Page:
The Jacobian matrix J Ω encodes important information related to the dynamics of Ω :
Definition 6.
We say that a steady state s is unstable, if and only if, the spectrum of J Ω s satisfies the following:
There exists λ that belongs to the spectrum of J Ω s and such that the inequality Re λ > 0 holds.
We say that a polynomial p X is unstable, if and only if, the roots of p X satisfy the same condition imposed on the spectrum of the unstable states. Notice that s is unstable, if and only if, the characteristic polynomial of J Ω s is unstable.
Recall that the spectrum of a square matrix is the set constituted by all its eigenvalues.
The unstable states are the states that can get dramatically transformed by the effect of negligible perturbations. We use the term symmetry-breaking states to designate the racemic steady states that can produce homochiral dynamics. Notice that those homochiral dynamics dramatically transform those racemic states. Thus, we get that any symmetry-breaking state is unstable. However, we must observe that there exist unstable states that do not produce homochiral dynamics. We must ask: which are the symmetry-breaking states of network Ω ? Which is the mathematical condition that determines the symmetry-breaking status? We observed before that the symmetry-breaking status depends on the eigenvectors of J Ω s and not only on its eigenvalues, see [9,16,17].
Definition 7.
We say that a steady state s is symmetry-breaking, if and only if, matrix J Ω s satisfies:
1. 
There exists λ that belongs to the spectrum of J Ω s , and such that Re λ > 0 .
2. 
There exists an eigenvector of λ, say v , and there exists i k such that v i v i + k .
We get that the symmetry-breaking states of Ω are the unstable states that satisfy a further constraint. The additional constraint refers to the eigenvectors of J Ω s . In principle, this additional constraint should make harder the search of those states. However, and surprisingly, it is not the case: if one exploits the symmetries of J Ω , the latter problem becomes easier than the former.
Notation 4.
Let Ω be a pseudochiral network of order k (recall that the order k is equal to the number of enantiomeric pairs, k = 2 for the Calvin model), we use the symbol A Ω to denote the submatrix of J Ω that is constituted by its first k rows and its first k columns. We use the symbol B Ω to denote the submatrix that is constituted by the first k rows of J Ω s and the columns k + 1 , , 2 k . For instance, if we consider Calvin network Ω C , we get that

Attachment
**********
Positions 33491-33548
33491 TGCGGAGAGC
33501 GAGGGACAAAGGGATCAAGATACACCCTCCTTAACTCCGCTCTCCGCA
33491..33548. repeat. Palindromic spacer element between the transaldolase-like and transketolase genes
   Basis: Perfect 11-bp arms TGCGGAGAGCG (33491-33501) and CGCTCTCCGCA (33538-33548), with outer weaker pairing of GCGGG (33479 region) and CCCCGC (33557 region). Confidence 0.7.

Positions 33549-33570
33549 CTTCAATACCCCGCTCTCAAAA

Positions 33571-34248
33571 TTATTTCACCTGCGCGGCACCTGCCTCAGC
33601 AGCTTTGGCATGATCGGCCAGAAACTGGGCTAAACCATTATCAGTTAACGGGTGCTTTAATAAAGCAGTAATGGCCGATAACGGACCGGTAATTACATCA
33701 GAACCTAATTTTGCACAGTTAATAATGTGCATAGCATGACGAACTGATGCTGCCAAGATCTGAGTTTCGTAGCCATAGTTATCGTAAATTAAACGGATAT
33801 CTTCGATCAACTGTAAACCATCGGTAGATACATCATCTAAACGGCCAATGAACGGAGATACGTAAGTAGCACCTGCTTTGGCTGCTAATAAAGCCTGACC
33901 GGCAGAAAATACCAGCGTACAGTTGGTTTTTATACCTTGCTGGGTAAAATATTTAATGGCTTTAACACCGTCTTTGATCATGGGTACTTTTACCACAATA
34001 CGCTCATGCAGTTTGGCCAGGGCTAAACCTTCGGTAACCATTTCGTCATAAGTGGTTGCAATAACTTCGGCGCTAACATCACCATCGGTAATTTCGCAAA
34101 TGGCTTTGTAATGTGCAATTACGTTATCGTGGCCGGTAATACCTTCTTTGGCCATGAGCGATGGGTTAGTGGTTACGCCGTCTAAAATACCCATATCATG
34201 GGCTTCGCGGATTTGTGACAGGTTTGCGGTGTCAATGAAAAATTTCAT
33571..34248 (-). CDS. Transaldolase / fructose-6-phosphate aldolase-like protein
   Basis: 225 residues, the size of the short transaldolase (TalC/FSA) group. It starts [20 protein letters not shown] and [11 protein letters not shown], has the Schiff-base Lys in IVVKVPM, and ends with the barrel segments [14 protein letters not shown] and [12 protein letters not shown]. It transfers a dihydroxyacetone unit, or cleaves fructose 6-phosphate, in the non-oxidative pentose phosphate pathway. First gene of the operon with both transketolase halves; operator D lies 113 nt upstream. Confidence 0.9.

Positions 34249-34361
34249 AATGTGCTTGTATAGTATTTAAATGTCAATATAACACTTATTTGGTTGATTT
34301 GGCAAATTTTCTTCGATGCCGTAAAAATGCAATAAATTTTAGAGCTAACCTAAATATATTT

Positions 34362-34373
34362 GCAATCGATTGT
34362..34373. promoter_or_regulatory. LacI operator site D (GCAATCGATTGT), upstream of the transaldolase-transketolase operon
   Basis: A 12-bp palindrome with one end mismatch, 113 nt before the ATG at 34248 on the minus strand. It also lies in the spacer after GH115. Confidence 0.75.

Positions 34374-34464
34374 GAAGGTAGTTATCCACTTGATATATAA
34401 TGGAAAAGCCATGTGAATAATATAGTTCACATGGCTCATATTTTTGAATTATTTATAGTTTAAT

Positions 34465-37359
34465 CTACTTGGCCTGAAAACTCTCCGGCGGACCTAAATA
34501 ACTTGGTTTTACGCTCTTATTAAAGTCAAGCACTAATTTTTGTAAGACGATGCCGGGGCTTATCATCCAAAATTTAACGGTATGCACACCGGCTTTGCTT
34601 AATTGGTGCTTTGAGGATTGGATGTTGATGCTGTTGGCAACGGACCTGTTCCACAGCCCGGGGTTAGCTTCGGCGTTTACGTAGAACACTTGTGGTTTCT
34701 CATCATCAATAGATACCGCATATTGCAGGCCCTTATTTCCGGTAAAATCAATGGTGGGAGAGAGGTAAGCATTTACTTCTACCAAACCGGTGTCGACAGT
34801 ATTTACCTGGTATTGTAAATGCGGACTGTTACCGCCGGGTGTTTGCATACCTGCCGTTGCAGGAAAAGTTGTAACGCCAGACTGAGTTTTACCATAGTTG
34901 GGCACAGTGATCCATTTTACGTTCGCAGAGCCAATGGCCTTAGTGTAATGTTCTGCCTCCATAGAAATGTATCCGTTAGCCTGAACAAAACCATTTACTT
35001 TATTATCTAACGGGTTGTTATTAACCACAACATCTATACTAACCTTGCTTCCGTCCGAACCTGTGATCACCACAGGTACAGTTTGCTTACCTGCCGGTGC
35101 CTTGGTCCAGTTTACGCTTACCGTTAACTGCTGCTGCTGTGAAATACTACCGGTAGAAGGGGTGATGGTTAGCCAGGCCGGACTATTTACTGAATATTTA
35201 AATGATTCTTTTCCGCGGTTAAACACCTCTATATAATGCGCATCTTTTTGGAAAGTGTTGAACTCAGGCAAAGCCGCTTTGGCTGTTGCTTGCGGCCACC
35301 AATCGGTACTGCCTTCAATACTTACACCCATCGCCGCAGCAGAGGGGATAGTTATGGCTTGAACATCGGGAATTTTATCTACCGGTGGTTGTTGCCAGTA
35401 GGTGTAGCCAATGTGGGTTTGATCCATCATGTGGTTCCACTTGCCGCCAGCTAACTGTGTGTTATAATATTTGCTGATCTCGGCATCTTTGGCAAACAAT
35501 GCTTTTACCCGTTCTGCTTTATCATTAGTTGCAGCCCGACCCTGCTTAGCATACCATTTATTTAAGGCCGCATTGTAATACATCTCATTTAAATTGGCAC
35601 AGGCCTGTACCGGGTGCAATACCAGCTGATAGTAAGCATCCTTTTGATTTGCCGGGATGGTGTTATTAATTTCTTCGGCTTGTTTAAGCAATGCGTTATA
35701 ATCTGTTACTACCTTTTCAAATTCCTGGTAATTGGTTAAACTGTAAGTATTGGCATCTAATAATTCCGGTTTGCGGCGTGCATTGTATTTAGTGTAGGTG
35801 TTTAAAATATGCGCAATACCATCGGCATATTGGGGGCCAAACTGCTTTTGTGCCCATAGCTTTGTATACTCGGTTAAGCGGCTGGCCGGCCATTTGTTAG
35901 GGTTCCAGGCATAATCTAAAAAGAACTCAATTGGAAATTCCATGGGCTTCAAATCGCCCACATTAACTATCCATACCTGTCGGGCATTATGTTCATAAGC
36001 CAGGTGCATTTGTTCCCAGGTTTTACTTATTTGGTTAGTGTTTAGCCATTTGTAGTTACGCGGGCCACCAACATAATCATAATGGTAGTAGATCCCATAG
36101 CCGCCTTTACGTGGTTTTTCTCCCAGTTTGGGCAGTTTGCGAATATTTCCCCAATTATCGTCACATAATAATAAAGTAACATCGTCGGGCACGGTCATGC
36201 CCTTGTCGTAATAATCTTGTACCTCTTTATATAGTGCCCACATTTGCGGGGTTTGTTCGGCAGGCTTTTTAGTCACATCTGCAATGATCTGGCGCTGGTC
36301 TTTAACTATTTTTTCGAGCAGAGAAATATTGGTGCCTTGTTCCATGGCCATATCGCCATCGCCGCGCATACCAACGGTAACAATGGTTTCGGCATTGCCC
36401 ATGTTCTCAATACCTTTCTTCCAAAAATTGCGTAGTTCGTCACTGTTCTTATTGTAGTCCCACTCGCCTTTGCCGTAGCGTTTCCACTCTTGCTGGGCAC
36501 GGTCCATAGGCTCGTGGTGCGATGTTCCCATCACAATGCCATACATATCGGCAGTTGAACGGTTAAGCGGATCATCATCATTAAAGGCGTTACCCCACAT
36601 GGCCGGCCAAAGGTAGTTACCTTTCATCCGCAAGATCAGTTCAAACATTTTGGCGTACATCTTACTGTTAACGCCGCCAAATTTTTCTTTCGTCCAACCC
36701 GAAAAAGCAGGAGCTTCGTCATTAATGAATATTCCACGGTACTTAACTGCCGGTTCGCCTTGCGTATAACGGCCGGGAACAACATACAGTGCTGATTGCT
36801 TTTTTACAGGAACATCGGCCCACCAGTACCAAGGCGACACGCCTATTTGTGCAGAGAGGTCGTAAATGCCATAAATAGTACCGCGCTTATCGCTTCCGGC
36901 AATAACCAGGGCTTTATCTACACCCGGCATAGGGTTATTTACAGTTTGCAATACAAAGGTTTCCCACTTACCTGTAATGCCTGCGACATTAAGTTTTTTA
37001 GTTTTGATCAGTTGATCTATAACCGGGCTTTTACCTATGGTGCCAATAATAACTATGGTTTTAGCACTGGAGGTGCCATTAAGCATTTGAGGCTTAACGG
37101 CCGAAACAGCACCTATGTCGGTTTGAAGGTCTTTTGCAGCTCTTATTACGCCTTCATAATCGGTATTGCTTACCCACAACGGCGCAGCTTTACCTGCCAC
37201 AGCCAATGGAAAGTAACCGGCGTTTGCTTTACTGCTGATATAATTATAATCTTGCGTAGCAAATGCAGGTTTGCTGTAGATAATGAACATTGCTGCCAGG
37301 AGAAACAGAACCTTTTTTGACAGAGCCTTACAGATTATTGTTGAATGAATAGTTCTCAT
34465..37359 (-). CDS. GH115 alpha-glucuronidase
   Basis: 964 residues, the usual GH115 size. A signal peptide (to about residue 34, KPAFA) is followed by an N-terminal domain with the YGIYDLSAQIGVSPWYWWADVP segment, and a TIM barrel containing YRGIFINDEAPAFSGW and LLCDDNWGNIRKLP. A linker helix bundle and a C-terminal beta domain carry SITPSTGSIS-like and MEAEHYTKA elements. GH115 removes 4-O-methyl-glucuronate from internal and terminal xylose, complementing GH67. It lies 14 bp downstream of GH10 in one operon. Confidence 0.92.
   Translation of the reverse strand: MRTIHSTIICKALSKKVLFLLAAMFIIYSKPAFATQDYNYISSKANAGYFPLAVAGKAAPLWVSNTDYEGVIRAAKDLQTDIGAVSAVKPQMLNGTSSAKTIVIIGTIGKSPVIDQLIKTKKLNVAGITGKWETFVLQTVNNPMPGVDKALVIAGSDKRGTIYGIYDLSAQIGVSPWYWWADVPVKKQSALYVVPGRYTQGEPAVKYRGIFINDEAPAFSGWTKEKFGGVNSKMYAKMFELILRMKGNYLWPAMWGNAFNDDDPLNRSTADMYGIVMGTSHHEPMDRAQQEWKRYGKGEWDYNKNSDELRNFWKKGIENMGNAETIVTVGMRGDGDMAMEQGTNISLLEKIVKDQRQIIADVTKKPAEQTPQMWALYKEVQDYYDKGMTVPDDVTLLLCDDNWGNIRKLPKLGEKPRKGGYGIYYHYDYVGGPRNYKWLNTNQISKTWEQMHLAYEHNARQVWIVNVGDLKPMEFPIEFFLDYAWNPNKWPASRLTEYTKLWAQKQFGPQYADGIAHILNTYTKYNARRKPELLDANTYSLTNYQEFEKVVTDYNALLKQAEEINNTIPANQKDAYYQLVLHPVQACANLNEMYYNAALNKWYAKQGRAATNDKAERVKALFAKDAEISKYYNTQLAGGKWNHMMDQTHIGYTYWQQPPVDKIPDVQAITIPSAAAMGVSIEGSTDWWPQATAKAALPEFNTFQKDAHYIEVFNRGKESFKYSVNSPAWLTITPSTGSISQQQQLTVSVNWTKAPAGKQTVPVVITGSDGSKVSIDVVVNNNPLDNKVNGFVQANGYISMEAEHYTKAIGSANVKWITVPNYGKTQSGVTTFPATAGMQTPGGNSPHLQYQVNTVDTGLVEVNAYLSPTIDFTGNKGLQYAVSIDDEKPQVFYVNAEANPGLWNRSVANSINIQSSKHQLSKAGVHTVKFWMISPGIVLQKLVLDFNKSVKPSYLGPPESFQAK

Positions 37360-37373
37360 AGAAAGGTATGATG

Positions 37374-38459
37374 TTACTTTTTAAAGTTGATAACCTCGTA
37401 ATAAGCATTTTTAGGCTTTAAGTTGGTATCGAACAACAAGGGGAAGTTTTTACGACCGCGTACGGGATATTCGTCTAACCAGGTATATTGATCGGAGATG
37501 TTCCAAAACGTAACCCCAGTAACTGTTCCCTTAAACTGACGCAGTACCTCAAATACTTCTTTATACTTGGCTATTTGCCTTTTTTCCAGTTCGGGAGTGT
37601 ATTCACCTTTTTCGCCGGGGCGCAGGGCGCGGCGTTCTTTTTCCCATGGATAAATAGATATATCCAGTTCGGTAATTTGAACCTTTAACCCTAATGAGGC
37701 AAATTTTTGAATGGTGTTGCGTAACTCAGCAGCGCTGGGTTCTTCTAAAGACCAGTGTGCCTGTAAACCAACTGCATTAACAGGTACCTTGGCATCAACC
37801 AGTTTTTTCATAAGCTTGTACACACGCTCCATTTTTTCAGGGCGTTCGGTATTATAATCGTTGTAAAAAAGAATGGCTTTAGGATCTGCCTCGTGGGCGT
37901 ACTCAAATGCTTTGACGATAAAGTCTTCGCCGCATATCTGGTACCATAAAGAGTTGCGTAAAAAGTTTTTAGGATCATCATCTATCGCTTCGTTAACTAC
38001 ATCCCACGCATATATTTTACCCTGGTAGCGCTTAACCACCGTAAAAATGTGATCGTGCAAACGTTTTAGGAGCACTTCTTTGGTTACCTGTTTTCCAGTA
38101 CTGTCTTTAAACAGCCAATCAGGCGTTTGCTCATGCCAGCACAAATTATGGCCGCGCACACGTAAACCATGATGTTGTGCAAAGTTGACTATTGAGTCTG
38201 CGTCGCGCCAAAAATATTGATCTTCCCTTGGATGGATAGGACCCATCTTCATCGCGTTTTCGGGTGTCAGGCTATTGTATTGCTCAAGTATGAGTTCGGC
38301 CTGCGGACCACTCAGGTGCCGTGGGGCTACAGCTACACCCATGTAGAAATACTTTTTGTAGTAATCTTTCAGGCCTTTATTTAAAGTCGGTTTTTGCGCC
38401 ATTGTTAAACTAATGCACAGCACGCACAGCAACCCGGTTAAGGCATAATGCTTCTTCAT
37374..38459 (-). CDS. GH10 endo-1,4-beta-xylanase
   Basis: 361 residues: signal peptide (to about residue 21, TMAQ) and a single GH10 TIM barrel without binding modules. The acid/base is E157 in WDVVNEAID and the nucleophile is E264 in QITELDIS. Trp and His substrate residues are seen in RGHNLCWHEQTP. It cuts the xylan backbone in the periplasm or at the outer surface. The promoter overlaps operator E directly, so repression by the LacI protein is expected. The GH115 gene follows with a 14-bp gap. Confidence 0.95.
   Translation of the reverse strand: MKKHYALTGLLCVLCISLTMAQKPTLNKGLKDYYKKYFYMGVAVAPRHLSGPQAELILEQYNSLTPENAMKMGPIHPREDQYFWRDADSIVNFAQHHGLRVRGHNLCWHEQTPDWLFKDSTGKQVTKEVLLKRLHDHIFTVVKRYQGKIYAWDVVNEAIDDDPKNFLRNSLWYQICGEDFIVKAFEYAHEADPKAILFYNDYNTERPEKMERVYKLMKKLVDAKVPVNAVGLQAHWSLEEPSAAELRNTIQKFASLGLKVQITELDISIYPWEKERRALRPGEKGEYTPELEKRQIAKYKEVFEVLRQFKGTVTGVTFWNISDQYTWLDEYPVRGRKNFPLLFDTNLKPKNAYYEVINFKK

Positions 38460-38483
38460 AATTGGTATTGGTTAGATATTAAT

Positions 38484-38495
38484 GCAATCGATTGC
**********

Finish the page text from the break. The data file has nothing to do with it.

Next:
A Ω C = k 0 L 2 k 4 k 6 k 0 L 1 + 2 k 2 L 2 + k 8 k 0 L 2 + k 6 k 0 L 1 2 k 2 L 2 k 8 a n d
B Ω C = k 4 0 0 0 .
Theorem 1.
(MM-condition) Let s be a racemic steady state of the pseudochiral network Ω, we have that s is symmetry-breaking, if and only if, the characteristic polynomial of A Ω s B Ω s is unstable [9].
The above theorem allows us to analyze any pseudochiral network. Let us illustrate the latter claim with the analysis of the network Ω C .
The symmetry-breaking states of Ω C are the 9-tuples
L 1 , L 2 , D 1 , D 2 , k 0 , k 2 , k 4 , k 6 , k 8
that satisfy the following constraints:
  • The racemic condition
    L 1 = D 1 and L 2 = D 2 .
  • The steady state condition
    k 0 L 1 L 2 + k 6 L 1 = k 2 L 2 2 + k 8 L 2 .
  • The non-negativity condition
    L 1 , L 2 , D 1 , D 2 0 .
  • The positivity condition
    k 0 , k 2 , k 4 , k 6 , k 8 > 0
  • The (symmetry-breaking) MM-condition asserting that the characteristic polynomial of matrix
    A Ω C B Ω C = k 0 L 2 2 k 4 k 6 k 0 L 1 + 2 k 2 L 2 + k 8 k 0 L 2 + k 6 k 0 L 1 2 k 2 L 2 k 8
    is unstable.
Notice that the first four constraints are polynomial inequalities (equalities) over the variables L 1 , L 2 , D 1 , D 2 , k 0 , k 2 , k 4 , k 6 , and k 8 . The last constraint can also be expressed in terms of polynomial inequalities. To this end one can use a suitable set of Hurwitz-Routh inequalities [18]. We have, for instance, that the 2 × 2 matrix A Ω C B Ω C is unstable, if and only if, at least one of the following two inequalities is satisfied:
  • k 0 L 2 + 2 k 4 + k 6 k 0 L 1 + 2 k 2 L 2 + k 8 < 0
  • k 8 k 0 L 1 + 2 k 2 L 2 < 0 .
It is easy to prove that there are no steady states satisfying at least one of the above inequalities.
Theorem 2.
The Calvin model does not have symmetry-breaking states.
Proof of Theorem 19.
First we consider the inequality
k 8 k 0 L 1 + 2 k 2 L 2 < 0 .
Let us suppose that L 2 0 . From the steady state condition, Equation (28), we get that
k 0 L 1 = k 8 + k 2 L 2 k 6 L 1 L 2 < k 8 + 2 k 2 L 2 ,
and hence the Inequality (32) cannot be satisfied.